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Relevant Verses: Deut 4:25–31; 5:22–29; 30:1–10

Theme: Repentance

Leading Question: Why is it not good enough to say sorry?

Deuteronomy 30 brings Moses’ third speech to the Israelites to a climactic end. After placing blessings and curses before the people according to the ancient custom of a covenant ceremony, the tone changes. Moses offers an exceptional word of assurance to the descendants of slaves, namely, if they should be slaves again in exile, God will surely act on their behalf and reinstate them as free people. The first ten verses in Deut 30 stress an element that will be essential should this situation come to pass.

The chiasm below (Deut 30:1–8, my close translation from the Hebrew text) shows that the keyword in this section is the verb “to turn” or “return” (Hebrew shuv). The seven clauses where the word is used express a threefold act, Israel’s return to God, God’s turning to Israel, and God’s act of returning Israel to a state of well-being. At the center of the chiastic structure is God as the agent who brings the “return” about, and how this act is accomplished.

A    It shall be when all these words come upon you, the blessing and the curse which I have set before you, and you return them to your heart in all the nations where the Lord your God has banished you, and you return to the LORD your God and listen to His voice with all your heart and soul . . . then the LORD will return you from captivity and have compassion on you. He will return you from all the people where he has scattered you (vv. 1–3)

X     Moreover, the LORD your God will circumcise your heart and the heart of your descendants, to love the LORD your God with all your heart and with all your soul, so that you may live (v. 6)

A’    You will return and listen to the voice of the LORD, and observe all His commandments which I command you today, . . . and the LORD will return to rejoice over you, . . . for you will return to the LORD your God with all your heart and soul (vv. 8–10)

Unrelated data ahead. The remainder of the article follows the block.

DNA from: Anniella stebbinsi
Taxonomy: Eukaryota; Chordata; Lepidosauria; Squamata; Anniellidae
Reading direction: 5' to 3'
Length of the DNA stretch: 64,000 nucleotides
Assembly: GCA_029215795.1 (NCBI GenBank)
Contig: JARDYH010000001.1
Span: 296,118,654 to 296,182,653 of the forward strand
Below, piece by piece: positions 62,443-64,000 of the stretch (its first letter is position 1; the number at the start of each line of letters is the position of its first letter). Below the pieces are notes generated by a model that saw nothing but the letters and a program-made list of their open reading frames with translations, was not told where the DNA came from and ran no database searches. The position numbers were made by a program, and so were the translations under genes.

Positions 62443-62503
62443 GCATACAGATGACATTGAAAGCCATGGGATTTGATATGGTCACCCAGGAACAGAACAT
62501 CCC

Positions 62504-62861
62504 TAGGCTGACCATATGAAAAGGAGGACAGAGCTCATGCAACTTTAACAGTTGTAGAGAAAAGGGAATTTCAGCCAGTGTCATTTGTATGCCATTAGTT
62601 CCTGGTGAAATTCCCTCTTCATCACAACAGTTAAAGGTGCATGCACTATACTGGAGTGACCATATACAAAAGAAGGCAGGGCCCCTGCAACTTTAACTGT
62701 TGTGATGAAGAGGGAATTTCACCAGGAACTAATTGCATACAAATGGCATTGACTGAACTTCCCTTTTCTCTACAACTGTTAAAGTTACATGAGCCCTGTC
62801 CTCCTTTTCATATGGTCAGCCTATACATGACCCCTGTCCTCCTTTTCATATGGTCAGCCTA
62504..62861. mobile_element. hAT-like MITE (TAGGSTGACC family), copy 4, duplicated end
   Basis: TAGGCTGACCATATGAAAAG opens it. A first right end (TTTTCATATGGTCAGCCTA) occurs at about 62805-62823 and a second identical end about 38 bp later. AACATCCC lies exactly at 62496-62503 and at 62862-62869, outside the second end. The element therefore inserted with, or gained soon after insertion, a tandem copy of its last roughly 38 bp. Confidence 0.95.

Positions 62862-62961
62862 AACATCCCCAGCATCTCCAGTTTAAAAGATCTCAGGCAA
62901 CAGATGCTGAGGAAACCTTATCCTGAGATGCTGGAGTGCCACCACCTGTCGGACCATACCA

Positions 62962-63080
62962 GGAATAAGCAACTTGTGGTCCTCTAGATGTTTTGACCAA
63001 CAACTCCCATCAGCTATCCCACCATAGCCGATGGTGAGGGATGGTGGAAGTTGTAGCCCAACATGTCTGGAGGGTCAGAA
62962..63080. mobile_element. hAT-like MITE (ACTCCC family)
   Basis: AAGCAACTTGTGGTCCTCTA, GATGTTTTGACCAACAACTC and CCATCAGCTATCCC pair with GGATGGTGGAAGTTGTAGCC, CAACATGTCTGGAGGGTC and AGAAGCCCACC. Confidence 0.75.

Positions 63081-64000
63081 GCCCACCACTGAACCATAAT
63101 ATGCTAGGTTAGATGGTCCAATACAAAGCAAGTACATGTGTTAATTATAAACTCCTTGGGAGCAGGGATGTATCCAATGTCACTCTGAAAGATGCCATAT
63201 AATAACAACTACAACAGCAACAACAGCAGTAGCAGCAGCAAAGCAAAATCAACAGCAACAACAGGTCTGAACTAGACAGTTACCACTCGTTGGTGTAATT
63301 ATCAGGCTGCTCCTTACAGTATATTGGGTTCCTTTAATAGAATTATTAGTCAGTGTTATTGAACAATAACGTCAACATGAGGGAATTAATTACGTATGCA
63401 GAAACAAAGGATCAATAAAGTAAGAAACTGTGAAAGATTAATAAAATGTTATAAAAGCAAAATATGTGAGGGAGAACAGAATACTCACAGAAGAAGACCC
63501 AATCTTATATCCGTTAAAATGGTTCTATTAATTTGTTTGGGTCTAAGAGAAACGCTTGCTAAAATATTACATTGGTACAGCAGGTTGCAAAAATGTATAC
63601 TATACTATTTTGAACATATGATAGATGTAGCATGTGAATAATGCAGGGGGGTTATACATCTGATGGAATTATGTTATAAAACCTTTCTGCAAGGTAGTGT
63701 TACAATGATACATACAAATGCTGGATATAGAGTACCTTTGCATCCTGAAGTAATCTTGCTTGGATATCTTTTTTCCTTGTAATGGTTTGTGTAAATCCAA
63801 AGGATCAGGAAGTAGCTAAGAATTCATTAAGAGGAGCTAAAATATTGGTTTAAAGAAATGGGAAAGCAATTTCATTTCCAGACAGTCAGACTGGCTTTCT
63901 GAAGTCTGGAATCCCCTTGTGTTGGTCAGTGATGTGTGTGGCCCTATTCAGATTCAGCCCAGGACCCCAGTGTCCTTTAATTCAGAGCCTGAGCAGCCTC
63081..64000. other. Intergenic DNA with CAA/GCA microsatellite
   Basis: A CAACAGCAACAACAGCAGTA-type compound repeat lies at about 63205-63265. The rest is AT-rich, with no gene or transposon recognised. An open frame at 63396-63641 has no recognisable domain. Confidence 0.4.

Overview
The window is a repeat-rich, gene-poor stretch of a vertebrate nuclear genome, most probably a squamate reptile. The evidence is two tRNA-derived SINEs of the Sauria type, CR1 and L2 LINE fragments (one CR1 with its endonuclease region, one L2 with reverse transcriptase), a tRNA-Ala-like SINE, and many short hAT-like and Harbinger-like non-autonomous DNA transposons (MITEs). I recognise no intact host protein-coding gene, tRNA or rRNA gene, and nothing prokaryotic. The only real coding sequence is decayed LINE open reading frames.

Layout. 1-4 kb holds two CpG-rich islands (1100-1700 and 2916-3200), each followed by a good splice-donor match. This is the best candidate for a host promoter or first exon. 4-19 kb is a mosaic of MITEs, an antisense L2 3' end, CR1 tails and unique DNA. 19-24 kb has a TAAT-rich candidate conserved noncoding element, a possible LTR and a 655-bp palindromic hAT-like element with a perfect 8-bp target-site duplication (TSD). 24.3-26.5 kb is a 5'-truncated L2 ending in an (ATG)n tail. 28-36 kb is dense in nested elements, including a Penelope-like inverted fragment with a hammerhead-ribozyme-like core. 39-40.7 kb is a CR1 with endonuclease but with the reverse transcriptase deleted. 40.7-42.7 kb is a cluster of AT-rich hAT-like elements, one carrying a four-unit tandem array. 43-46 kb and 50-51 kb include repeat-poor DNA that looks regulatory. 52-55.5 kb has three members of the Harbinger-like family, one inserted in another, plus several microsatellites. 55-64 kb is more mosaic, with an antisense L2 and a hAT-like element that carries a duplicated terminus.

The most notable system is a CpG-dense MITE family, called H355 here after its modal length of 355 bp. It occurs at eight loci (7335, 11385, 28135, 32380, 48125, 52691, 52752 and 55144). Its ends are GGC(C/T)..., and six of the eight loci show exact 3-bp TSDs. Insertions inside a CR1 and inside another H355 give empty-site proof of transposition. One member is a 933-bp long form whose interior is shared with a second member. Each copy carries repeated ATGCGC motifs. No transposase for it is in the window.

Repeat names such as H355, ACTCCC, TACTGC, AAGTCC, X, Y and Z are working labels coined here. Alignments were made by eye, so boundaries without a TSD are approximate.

Moses places the most important part at the center of the chiastic structure: Circumcision of the heart and love for God come from the heart (v. 6). Circumcision of the heart becomes a metaphor of removal of all barriers that hinder a person to be totally committed to the Lord. As a result, devotion to the Lord will be evident in undivided love and obedience. Those who the Lord will bring back from the exile will have undergone a “surgery of the heart.” As a result, the former exiles will be restored to their place among the nations.

Question: What images of repentance are better than others in explaining what God really wants? How does repentance fit into the context of God’s laws?

“Circumcise the foreskin of your hearts and stiffen your necks no more” (Deut 10:16). What is circumcision of the heart? The second half of verse 16 elucidates the first part: A circumcised heart is the antithesis of a stiffened neck. Bible scholar Moshe Weinfeld explains that “an uncircumcised heart, like an uncircumcised ear (Jeremiah 6:10) and uncircumcised lips (Exodus 6:12, 30), means than an organ is incapable of absorbing feelings and impressions from the outside.” To circumcise the heart, then, is to open it, and thereby to become genuinely receptive to God and God’s command. The image of a circumcised heart thus symbolizes “achieving a condition of responsive openness to God’s word.”

Scholars have long struggled to understand just what the heart (Hebrew lev) symbolizes in biblical thinking. The heart in Hebrew thought is “the preeminent metaphor for the inner being of a person, the seat of intelligence; the seat of emotions; and the seat of volition, i.e., the will.” Moses demands that the people totally transform their inner lives, so that they will respond to God’s command with loyalty, readiness, and faithfulness. As Bible scholar Richard Nelson explains, “circumcising the heart is a metaphor for a radical, interior renewal that makes love and obedience fully possible.”

Question: How can we know the difference between being sorry for the consequences of our sins and being sorry for the sins themselves? Why is this distinction so important?

The New Testament, of course, is filled with the idea of repentance. In fact, John the Baptist began his ministry with the call to repentance.

Read Matthew 3:1–8.

Questions: How does the idea of “return” appear in these verses in Matthew 3? In other words, what is John the Baptist telling that reflects on what is written in Deuteronomy?

“God’s forgiveness is not merely a judicial act by which He sets us free from condemnation. It is not only forgiveness for sin, but reclaiming from sin. It is the outflow of redeeming love that transforms the heart. David had the true conception of forgiveness when he prayed, “Create in me a clean heart, O God; and renew a right spirit within me.” Psalm 51:10. {MB 114}

Question: How do we explain the concept of repentance to people today?

Question: How do we deal with those who believe they’ve committed the unpardonable sin?

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